Technology giant Microsoft plans to create 1,000 apprentice opportunities in London over the next three years.
The announcement came at the start of a new campaign to increase the number of training places.
London Mayor Boris Johnson said the move by Microsoft was a major boost to his apprenticeship drive, which aims to deliver 20,000 new opportunities in the capital by the end of the current academic year.
Virgin Media also confirmed it will be offering nearly 90 apprenticeships this year.
Mr Johnson said: "Unemployment is a social and personal disaster which eats away at self-confidence, making people less employable.
"It is a waste of talent, a waste of hope and is hugely expensive for society. Apprenticeships can make all the difference to an eager jobseeker's prospects.”
The Mayor joined Business Secretary Vince Cable to launch National Apprenticeship Week, with the Government urging employers to help create 100,000 more apprentice places by the year 2014.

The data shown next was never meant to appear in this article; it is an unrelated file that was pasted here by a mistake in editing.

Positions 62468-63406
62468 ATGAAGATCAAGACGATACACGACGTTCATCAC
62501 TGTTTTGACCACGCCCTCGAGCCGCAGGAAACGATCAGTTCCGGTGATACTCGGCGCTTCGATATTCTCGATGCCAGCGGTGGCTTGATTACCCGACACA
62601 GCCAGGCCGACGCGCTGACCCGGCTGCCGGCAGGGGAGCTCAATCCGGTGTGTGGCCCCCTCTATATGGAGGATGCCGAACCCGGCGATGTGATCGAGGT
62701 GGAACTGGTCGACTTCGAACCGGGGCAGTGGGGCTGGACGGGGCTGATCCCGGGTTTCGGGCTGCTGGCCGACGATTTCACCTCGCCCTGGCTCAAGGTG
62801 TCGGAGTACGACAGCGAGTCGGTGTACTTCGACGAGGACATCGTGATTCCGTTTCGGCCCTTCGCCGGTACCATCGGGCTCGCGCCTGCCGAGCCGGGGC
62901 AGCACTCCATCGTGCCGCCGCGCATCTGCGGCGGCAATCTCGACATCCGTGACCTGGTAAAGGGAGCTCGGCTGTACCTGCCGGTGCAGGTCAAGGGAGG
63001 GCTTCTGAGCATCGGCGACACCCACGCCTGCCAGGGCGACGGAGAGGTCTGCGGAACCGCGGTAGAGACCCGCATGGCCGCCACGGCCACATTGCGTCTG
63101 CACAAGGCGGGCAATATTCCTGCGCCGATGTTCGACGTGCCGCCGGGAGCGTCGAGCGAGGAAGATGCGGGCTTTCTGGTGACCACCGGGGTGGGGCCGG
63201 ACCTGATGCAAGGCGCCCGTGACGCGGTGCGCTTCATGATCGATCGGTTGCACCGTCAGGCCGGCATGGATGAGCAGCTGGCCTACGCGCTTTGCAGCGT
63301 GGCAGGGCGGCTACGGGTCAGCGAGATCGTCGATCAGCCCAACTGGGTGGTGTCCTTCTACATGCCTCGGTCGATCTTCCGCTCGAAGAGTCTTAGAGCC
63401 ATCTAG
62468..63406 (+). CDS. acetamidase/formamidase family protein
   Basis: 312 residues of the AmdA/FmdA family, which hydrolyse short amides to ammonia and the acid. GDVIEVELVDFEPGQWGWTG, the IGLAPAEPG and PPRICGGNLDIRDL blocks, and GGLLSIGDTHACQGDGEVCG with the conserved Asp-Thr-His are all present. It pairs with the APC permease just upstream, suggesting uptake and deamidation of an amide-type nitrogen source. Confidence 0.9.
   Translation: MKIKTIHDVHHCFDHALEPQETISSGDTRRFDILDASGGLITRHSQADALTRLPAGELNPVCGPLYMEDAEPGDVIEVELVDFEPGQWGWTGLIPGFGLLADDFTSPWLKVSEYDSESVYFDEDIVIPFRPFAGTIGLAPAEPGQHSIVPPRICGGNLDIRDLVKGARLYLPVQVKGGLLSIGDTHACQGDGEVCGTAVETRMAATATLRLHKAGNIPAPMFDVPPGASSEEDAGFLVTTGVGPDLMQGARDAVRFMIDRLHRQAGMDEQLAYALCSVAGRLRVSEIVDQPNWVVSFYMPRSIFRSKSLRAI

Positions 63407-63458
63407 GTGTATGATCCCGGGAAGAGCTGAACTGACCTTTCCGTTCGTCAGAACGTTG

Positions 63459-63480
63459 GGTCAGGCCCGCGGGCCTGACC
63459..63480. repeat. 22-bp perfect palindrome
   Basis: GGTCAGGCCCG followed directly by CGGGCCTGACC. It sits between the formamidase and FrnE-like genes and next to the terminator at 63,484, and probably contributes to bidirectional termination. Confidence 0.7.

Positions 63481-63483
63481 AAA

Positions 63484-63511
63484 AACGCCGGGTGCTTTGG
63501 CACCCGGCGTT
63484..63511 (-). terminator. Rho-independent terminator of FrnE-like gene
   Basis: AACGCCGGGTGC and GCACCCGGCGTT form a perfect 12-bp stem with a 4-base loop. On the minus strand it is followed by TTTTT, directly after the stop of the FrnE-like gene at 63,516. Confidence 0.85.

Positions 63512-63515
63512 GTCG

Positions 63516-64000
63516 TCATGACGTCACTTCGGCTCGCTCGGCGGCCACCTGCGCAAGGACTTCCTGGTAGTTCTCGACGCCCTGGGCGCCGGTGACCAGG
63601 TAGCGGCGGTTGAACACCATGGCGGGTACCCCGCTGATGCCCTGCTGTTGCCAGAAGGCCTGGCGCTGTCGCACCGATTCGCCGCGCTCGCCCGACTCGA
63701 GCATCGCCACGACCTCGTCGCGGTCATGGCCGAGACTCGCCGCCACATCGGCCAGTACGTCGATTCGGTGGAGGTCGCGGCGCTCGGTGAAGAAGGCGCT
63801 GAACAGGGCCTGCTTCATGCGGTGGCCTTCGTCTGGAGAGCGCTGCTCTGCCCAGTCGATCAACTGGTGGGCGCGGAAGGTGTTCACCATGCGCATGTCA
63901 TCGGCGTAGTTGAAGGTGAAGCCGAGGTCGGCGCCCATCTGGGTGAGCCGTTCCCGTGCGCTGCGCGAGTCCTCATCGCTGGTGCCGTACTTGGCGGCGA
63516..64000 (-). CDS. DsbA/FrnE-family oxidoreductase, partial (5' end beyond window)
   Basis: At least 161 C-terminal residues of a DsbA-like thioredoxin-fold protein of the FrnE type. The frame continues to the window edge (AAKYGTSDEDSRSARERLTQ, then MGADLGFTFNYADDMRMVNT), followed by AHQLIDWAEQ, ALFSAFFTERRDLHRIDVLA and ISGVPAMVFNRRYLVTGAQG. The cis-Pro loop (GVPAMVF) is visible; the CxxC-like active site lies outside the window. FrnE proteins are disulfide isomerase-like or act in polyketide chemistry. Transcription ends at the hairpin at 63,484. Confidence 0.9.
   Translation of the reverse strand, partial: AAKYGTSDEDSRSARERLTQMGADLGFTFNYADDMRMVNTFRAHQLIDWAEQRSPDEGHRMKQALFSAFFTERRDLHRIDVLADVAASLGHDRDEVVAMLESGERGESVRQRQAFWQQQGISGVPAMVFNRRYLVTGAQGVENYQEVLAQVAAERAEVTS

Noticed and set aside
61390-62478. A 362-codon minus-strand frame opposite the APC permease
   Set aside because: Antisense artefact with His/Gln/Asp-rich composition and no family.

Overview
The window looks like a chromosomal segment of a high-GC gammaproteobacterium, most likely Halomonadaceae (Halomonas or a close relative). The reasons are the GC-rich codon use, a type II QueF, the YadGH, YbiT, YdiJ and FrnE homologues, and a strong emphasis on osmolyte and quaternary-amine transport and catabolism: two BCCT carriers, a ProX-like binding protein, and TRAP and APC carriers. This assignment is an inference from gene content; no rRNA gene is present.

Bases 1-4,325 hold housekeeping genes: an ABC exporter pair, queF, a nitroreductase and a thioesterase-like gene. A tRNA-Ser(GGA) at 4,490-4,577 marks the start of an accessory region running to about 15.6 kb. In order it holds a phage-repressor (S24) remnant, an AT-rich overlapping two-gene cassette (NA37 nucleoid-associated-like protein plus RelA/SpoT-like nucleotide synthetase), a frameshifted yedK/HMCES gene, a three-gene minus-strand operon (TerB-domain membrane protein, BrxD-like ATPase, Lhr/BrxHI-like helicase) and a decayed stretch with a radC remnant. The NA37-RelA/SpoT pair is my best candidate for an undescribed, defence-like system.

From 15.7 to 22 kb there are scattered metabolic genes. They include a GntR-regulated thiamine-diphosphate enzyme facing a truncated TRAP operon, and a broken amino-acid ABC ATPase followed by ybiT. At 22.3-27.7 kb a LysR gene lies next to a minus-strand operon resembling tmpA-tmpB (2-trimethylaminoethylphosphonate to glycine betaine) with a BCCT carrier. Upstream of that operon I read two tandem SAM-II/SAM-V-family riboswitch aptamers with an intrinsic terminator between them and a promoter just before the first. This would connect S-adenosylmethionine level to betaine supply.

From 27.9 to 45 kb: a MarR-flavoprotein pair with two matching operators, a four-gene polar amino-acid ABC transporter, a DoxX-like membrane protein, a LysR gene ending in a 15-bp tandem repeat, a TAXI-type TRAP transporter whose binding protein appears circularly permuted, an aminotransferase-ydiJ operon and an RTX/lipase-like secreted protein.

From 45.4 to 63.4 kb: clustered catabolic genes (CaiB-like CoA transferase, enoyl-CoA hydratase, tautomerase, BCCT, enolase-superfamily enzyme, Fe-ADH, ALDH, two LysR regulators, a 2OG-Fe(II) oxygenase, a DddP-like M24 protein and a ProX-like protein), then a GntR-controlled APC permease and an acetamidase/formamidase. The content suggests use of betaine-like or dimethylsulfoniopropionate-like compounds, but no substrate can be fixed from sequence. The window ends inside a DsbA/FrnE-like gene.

Stephen Uden, of Microsoft, said: "London is the engine room of the UK economy and, over the next three years, Microsoft intends to deliver 1,000 apprenticeships in the capital through our network of partners."
British Airways announced today that it will expand its engineering apprenticeship scheme, with the inclusion of a fourth partner in Uxbridge College.
The airline said it will be looking for 120 students, up from 90 students in 2010, recruiting them from Kingston College, Brooklands College, Farnborough College of Technology and Uxbridge College.
Government plans to triple university tuition fees to £9,000 a year from 2012 are fuelling an interest in apprenticeships, according to an ICM Omnibus poll commissioned by Pearson Training.
More than half of the 1,100 people questioned said the rising cost of higher education has made them think more positively about apprenticeships as a career choice for young people, and among 16 to 18-year-olds this figure was 55 per cent.
Nine out of 10 employers see apprentices as key to the future success of their business over the next two years, according to a new report by vocational education organisation City & Guilds.
Chief executive Chris Jones said: "Many businesses, large or small, know that apprenticeships can transform their organisation, but unless the barriers preventing more employers, particularly small and medium-sized enterprises, from hiring an apprentice are addressed, there will continue to be a gap between supply and demand.
"There will also be over 210,000 people who won't get a place at university this summer and, with our increasingly ageing population, core industry skills and quality of experience will continue to leave the UK workforce."